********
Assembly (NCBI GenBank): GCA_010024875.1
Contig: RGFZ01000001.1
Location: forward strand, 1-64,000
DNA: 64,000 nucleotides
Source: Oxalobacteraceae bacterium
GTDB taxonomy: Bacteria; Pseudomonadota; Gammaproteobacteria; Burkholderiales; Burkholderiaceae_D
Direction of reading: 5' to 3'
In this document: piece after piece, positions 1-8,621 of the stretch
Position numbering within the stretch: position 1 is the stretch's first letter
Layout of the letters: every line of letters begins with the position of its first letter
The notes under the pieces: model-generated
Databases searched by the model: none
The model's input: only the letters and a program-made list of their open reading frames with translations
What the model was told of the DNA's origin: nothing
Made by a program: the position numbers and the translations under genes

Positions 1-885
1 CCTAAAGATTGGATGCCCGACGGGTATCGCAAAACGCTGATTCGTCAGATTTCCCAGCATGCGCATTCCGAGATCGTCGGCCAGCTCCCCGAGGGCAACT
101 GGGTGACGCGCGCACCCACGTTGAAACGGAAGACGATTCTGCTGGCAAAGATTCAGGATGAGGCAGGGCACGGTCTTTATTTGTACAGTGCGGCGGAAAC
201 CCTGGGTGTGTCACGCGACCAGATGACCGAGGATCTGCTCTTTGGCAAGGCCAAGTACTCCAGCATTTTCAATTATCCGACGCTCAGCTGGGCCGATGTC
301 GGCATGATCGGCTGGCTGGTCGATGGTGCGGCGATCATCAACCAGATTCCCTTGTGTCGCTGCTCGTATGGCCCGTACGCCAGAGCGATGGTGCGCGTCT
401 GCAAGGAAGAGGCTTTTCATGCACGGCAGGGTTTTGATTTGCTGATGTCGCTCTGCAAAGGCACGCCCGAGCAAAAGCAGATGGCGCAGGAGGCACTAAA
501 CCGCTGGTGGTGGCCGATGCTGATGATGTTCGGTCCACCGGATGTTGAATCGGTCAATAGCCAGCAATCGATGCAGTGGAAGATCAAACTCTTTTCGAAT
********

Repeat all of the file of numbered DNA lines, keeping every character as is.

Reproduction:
Assembly (NCBI GenBank): GCA_010024875.1
Contig: RGFZ01000001.1
Location: forward strand, 1-64,000
DNA: 64,000 nucleotides
Source: Oxalobacteraceae bacterium
GTDB taxonomy: Bacteria; Pseudomonadota; Gammaproteobacteria; Burkholderiales; Burkholderiaceae_D
Direction of reading: 5' to 3'
In this document: piece after piece, positions 1-8,621 of the stretch
Position numbering within the stretch: position 1 is the stretch's first letter
Layout of the letters: every line of letters begins with the position of its first letter
The notes under the pieces: model-generated
Databases searched by the model: none
The model's input: only the letters and a program-made list of their open reading frames with translations
What the model was told of the DNA's origin: nothing
Made by a program: the position numbers and the translations under genes

Positions 1-885
1 CCTAAAGATTGGATGCCCGACGGGTATCGCAAAACGCTGATTCGTCAGATTTCCCAGCATGCGCATTCCGAGATCGTCGGCCAGCTCCCCGAGGGCAACT
101 GGGTGACGCGCGCACCCACGTTGAAACGGAAGACGATTCTGCTGGCAAAGATTCAGGATGAGGCAGGGCACGGTCTTTATTTGTACAGTGCGGCGGAAAC
201 CCTGGGTGTGTCACGCGACCAGATGACCGAGGATCTGCTCTTTGGCAAGGCCAAGTACTCCAGCATTTTCAATTATCCGACGCTCAGCTGGGCCGATGTC
301 GGCATGATCGGCTGGCTGGTCGATGGTGCGGCGATCATCAACCAGATTCCCTTGTGTCGCTGCTCGTATGGCCCGTACGCCAGAGCGATGGTGCGCGTCT
401 GCAAGGAAGAGGCTTTTCATGCACGGCAGGGTTTTGATTTGCTGATGTCGCTCTGCAAAGGCACGCCCGAGCAAAAGCAGATGGCGCAGGAGGCACTAAA
501 CCGCTGGTGGTGGCCGATGCTGATGATGTTCGGTCCACCGGATGTTGAATCGGTCAATAGCCAGCAATCGATGCAGTGGAAGATCAAACTCTTTTCGAAT